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Many students are unable to pay back their school loans, especially those attending for-profit institutions, according to the Education Department.

The department ‘s most recent default data , which looks at loans that entered repayment periods between Oct. 1, 2007 and Sept. 30, 2008 and defaulted before Sept. 30, 2009, shows that 7% of federal student loan borrowers defaulted within two years of beginning repayment, up from 6.7% the previous year. Put another way, just over 238,000 of the 3.4 million students couldn’t pay back the money they owed.

“This data confirms what we already know: that many students are struggling to pay back their student loans during very difficult economic times," U.S. Secretary of Education Arne Duncan said in a press release.

Duncan went on to point out, however, that the most defaults come from students attending universities or educational institutions run by private, profit-seeking organizations. These institutions range in size, from small trade schools to  larger chains, such as the well-known University of Phoenix.

The Education Department said that enrollment in these types of institutions increased during the last two years. Growth aside, in the last 2008-09 year, students at for-profit schools represented 26% of the borrower population and 43% of all defaulters. The median federal student loan debt carried by students earning associate degrees at for-profit institutions, according to the Education Department, was $14,000.

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Comparatively speaking, the default rate at public nonprofit colleges was 6%, up only one-tenth of a percentage point from last year’s data. Rates at private nonprofits increased from 3.7% to 4%, year over year.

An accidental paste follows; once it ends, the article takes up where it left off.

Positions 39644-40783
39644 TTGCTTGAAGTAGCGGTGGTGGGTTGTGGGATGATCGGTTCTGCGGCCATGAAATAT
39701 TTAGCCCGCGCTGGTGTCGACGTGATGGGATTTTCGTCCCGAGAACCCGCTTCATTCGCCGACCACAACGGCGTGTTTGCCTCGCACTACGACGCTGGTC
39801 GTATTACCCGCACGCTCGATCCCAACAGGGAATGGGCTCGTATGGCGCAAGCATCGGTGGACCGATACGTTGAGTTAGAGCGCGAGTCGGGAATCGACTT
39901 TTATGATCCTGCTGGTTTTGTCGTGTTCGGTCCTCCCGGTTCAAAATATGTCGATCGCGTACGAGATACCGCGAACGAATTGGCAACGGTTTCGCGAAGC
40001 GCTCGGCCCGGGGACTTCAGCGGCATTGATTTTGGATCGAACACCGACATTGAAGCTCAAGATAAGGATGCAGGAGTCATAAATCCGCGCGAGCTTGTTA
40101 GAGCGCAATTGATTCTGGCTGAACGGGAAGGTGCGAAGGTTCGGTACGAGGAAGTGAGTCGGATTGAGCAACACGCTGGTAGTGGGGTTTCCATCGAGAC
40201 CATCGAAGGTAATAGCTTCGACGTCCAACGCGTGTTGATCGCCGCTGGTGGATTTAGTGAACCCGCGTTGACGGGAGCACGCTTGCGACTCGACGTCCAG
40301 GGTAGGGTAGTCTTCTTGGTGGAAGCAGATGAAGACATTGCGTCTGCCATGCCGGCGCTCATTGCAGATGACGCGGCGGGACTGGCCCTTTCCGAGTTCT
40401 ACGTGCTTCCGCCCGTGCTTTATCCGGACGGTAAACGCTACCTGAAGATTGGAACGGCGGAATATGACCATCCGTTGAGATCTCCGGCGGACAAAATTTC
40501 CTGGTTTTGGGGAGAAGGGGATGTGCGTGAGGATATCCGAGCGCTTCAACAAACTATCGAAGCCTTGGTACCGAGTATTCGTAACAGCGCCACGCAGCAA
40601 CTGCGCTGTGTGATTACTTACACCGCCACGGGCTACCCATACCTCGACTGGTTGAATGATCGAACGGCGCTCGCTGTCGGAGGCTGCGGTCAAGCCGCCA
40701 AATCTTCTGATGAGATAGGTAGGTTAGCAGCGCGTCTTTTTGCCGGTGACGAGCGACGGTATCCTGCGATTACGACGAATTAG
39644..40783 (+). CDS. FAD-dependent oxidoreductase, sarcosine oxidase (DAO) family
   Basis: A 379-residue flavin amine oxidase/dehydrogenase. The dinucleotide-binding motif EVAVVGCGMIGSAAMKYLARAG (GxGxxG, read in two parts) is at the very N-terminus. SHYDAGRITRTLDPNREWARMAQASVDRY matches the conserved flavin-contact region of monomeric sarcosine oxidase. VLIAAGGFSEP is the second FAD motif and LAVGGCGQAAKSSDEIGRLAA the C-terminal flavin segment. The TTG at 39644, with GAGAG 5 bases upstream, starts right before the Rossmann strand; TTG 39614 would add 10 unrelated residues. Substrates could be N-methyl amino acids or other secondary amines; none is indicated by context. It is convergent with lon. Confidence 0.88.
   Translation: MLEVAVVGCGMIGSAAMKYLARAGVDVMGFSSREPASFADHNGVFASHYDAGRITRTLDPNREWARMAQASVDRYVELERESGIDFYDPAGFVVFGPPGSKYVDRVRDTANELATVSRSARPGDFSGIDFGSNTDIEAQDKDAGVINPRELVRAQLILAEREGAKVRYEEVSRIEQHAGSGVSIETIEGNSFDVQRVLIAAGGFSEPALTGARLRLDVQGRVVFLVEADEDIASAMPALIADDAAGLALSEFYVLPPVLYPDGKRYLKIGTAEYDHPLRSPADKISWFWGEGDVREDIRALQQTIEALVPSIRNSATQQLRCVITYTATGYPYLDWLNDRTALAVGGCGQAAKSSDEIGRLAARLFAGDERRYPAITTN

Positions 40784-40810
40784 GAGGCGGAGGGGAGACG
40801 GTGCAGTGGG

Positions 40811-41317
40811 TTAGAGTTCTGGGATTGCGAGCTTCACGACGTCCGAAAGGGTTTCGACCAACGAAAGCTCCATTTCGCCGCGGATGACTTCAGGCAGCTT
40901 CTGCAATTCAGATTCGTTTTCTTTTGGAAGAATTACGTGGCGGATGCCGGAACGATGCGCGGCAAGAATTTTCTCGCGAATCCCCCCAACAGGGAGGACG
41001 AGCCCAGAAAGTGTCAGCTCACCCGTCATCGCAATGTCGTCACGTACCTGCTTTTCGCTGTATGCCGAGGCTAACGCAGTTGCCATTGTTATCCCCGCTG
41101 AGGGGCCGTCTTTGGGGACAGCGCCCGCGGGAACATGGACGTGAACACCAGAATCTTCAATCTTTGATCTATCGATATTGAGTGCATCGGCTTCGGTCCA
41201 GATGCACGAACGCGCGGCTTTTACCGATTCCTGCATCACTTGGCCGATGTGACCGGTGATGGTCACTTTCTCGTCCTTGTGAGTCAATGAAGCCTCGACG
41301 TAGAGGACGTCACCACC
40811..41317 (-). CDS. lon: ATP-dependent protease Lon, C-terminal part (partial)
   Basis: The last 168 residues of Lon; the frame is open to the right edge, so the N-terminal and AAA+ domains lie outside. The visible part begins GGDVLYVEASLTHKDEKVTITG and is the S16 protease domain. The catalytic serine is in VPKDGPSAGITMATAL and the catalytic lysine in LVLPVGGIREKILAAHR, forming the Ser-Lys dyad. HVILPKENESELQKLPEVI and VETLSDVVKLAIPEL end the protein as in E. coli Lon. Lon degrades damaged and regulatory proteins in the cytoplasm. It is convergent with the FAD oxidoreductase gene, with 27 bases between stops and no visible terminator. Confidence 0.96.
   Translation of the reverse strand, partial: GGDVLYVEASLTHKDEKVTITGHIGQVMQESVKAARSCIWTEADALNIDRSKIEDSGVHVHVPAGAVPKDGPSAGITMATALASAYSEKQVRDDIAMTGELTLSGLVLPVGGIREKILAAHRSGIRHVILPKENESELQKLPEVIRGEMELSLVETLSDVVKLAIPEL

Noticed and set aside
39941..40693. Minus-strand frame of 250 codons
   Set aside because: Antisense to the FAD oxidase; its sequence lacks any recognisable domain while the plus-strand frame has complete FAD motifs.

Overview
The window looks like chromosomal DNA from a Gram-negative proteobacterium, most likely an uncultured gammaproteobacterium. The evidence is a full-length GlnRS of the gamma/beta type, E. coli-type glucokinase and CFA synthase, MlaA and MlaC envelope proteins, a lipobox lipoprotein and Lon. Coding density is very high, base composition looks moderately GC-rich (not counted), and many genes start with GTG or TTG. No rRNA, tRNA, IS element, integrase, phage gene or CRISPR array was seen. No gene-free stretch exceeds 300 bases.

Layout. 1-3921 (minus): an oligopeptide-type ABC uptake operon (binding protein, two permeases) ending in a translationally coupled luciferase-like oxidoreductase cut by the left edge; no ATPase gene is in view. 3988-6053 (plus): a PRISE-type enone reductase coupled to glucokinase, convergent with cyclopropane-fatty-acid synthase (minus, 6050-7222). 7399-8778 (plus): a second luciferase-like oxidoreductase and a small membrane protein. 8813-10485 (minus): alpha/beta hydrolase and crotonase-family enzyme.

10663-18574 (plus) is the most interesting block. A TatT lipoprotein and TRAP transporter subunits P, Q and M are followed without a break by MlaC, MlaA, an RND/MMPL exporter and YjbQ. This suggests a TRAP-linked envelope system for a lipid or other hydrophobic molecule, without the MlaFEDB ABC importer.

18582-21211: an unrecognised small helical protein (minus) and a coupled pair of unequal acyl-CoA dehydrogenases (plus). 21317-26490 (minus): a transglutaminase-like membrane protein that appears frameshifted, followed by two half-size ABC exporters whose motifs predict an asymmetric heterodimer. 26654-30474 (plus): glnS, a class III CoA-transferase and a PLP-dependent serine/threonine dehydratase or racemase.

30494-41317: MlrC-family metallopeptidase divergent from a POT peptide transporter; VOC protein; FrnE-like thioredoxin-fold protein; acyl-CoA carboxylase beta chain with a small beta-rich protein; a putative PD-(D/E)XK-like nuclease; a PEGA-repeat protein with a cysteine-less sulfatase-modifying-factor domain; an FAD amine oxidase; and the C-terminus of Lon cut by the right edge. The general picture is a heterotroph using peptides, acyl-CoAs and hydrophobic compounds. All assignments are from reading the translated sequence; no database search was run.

“While for-profit schools have profited and prospered thanks to federal dollars, some of their students have not,” Duncan said. “Far too many for-profit schools are saddling students with debt they cannot afford in exchange for degrees and certificates they cannot use.”
In an effort to preemptively prevent defaults, the Obama administration is proposing that stricter lending practices be put in place at for-profit institutions. Two proposals, published separately by the Education Department in June and July, aim to protect students from misleading and overly aggressive recruiting practices, while providing better information about the effectiveness of career college programs and ensure that only eligible students and programs receive aid.

Under current legislation, all schools with default rates of 25% or greater for three consecutive years will face a loss of eligibility in the federal student aid programs.

Until new laws are put into place, the Education Department advises borrowers who need assistance in repaying their student loans to visit their website or contact the holders of their loans to discuss repayment options.

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